posted on July 30: McMaster bids warm farewell to Harvey Weingarten


[img_inline align=”right” src=”” caption=”Harvey Weingarten, President George”]His farewell was bittersweet.

Harvey, I know that you keep telling me that no one is
irreplaceable, but I doubt that you will be replaced.

Those remarks, by associate vice-president academic Fred Hall,
summed up the feelings of many people who attended a
farewell reception for University provost and vice-president
academic Harvey Weingarten earlier this month.

Weingarten becomes href=””>president of the University of Calgary on Sept. 1. (See Daily
story on href=”″>his appointment.)

People come along in times of need. McMaster needed Harvey
Weingarten in 1996 and he helped lead us through difficult times
to some truly outstanding achievements, remarked President
Peter George. Now the University of Calgary is in need — and
Harvey will rise to the occasion, I have no doubts.”

George called the day a bittersweet one for McMaster. “This is a
day of mixed emotions. On the one hand there's a sense of
pride, so proud of one of our own, one of McMaster's best, being
recognized as just that and recruited elsewhere because of his
enormous capabilities, while at the same time there's a bit of an
empty and perhaps even an envious feeling, that another
university will reap in the future the benefits of Harvey's wisdom,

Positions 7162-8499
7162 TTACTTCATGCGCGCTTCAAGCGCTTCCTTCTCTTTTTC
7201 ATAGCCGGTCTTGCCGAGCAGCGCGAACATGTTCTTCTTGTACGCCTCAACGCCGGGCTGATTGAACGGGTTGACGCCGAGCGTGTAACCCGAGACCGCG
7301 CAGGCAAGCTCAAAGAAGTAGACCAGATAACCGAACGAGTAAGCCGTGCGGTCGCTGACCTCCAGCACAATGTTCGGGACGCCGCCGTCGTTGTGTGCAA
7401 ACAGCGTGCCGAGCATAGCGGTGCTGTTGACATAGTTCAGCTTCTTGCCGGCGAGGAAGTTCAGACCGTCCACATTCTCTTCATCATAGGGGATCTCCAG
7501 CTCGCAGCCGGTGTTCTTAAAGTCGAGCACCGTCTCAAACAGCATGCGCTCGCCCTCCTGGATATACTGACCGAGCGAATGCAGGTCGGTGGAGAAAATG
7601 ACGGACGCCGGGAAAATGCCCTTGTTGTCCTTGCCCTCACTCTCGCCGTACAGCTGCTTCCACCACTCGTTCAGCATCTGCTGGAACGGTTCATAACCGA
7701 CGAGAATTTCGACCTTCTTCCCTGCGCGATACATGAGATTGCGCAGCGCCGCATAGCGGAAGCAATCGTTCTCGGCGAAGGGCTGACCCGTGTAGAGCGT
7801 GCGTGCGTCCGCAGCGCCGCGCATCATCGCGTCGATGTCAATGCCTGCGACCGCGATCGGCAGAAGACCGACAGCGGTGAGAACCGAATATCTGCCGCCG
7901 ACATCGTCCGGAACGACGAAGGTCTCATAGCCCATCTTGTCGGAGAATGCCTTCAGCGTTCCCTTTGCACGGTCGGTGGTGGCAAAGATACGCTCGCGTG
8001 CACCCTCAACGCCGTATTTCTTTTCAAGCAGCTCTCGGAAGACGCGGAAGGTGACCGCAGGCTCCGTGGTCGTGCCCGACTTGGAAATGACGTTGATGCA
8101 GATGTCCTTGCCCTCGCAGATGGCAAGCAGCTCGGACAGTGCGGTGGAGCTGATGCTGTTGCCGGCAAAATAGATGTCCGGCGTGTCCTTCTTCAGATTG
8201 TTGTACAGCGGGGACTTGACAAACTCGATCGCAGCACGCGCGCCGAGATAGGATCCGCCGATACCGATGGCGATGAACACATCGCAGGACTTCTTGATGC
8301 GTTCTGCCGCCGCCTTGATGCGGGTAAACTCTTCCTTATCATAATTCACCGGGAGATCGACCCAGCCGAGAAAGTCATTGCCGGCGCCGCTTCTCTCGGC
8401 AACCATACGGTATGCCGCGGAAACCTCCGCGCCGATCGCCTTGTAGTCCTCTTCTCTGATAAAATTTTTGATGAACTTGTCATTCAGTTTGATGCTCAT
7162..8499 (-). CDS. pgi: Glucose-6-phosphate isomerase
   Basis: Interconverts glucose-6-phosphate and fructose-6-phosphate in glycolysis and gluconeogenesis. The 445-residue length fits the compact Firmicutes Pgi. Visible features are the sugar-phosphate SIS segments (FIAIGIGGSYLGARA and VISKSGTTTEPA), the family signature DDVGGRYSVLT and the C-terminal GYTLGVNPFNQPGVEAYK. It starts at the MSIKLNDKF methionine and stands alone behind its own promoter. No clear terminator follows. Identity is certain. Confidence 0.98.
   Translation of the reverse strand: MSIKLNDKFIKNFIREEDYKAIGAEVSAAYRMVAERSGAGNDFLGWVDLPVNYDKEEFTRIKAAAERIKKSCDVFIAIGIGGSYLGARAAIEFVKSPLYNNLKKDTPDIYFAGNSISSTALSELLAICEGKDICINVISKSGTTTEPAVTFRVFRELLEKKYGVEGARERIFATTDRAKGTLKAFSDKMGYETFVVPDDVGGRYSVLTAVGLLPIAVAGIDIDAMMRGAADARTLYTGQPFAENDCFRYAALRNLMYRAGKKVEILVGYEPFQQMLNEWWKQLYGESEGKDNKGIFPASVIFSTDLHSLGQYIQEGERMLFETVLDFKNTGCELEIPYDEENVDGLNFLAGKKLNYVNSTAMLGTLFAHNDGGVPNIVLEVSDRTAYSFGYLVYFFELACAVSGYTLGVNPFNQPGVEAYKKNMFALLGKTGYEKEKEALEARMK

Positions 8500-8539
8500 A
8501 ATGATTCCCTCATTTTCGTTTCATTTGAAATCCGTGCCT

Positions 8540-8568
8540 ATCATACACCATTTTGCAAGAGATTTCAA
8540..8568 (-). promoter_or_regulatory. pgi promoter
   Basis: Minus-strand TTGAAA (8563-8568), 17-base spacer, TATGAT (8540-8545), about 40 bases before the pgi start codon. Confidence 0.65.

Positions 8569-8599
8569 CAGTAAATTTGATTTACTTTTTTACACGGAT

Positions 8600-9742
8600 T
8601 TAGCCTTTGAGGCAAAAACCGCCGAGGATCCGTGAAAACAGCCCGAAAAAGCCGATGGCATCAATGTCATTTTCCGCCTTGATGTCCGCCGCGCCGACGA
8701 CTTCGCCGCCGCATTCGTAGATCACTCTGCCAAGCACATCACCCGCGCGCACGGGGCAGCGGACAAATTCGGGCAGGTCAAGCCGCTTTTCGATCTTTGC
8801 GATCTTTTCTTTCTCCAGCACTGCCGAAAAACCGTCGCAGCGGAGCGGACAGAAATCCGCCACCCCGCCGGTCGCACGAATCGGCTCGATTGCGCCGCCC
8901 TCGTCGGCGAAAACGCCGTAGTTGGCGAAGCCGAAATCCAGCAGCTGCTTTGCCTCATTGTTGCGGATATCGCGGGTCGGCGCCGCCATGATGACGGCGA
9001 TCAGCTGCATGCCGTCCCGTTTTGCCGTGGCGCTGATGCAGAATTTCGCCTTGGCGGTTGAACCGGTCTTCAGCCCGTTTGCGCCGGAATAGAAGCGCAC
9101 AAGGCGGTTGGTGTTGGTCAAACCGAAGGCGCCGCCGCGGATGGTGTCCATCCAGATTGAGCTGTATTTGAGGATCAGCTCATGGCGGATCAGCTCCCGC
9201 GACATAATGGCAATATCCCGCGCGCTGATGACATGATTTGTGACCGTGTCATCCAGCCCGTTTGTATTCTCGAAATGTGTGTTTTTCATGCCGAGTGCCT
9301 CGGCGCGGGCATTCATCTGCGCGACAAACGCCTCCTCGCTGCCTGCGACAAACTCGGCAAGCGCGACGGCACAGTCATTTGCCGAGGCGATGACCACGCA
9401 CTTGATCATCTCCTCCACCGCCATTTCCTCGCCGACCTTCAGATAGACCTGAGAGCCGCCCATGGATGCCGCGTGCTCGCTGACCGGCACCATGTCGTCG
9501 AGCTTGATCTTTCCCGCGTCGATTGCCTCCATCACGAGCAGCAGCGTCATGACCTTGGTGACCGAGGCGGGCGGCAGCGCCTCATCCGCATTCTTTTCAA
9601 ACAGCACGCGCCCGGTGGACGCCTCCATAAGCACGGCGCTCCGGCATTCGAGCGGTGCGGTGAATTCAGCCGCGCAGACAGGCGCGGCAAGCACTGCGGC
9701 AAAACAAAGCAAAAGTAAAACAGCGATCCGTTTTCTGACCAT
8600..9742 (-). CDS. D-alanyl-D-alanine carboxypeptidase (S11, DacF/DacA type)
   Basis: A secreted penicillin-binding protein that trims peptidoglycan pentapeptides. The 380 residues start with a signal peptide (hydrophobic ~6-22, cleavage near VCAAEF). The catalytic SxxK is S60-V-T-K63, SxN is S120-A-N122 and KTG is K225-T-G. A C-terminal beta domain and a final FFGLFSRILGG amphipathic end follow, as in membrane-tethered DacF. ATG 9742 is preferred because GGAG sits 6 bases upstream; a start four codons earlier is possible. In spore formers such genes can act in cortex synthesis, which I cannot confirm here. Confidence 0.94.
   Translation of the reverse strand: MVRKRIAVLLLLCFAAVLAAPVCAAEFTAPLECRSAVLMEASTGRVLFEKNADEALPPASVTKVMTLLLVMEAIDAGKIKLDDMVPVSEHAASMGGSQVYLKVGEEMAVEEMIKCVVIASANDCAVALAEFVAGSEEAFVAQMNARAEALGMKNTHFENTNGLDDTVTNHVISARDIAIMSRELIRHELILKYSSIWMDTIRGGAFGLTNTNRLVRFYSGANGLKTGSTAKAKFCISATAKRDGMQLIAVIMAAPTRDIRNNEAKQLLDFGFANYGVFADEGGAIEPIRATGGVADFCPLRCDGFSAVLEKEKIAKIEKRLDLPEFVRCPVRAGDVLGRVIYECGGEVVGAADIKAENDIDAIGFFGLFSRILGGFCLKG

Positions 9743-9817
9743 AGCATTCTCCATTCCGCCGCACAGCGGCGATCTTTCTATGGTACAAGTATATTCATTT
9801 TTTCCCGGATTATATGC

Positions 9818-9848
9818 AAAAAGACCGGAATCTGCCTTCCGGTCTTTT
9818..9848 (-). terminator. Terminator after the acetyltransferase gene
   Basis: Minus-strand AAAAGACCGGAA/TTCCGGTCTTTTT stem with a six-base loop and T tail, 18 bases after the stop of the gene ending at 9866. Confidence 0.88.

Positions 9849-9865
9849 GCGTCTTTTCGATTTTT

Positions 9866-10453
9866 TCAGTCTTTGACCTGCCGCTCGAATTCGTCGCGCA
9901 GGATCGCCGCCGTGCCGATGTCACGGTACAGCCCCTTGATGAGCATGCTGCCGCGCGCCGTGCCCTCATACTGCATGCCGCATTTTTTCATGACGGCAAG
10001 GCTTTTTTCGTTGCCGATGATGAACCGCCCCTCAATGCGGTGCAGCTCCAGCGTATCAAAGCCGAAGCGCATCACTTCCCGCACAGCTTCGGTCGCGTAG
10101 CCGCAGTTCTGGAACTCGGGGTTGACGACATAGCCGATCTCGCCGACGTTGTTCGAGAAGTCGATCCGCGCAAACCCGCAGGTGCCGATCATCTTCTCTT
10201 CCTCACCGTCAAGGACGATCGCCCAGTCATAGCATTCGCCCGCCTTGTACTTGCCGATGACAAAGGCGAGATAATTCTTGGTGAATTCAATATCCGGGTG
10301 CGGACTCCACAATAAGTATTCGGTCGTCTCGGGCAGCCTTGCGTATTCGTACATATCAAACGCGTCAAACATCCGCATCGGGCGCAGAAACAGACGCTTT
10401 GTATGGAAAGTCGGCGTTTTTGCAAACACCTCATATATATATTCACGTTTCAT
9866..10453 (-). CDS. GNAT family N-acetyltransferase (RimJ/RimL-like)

his intellectual spirit and his passion for university life,”
remarked President George.

Weingarten joined McMaster's department of psychology in
1979. He has taught both undergraduate and graduate students
in a number of areas of psychology including behavioural
neuroscience and the controls of eating and its disorders. His
research has earned him international renown and numerous

He served as chair of the department for three years before
being named dean of science in 1995. A year later, he took up
the post of provost and vice-president academic, where he was
responsible for all academic programs and the 1,100 full-time
and sessional teaching staff within the University's 49 academic
departments and six Faculties.

During his term in office, he led the institution through a period of
significant academic and administrative change and institutional
renewal. He was instrumental in the development of several key University documents such as href=””>Directions (I, II,
and III)
, a planning document developed by senior
administrators which set out the academic priorities and
purpose of the institution and defined the University's mission,
vision and goals.

During his five years in office, Weingarten set McMaster on a
course for continued excellence in research and scholarship,
established principles and priorities for resource allocation,
supported new programs and initiatives for institutional renewal,
helped to create a more student-focused university and
developed an